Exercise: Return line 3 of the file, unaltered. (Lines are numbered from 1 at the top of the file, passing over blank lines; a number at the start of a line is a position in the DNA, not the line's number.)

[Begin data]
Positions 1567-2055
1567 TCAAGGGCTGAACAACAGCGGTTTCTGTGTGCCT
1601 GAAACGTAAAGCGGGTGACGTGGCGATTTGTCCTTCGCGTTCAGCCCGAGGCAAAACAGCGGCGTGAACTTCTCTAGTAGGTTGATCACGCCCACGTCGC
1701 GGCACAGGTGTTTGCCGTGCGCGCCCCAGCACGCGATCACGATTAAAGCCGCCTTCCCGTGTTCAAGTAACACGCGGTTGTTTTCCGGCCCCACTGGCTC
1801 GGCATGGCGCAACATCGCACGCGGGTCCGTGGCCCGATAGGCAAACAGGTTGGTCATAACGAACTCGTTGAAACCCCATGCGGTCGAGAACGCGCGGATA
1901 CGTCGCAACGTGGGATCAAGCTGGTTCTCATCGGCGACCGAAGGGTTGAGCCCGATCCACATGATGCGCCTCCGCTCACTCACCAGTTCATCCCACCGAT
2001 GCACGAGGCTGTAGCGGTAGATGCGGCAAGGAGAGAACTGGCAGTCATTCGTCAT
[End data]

1601 GAAACGTAAAGCGGGTGACGTGGCGATTTGTCCTTCGCGTTCAGCCCGAGGCAAAACAGCGGCGTGAACTTCTCTAGTAGGTTGATCACGCCCACGTCGC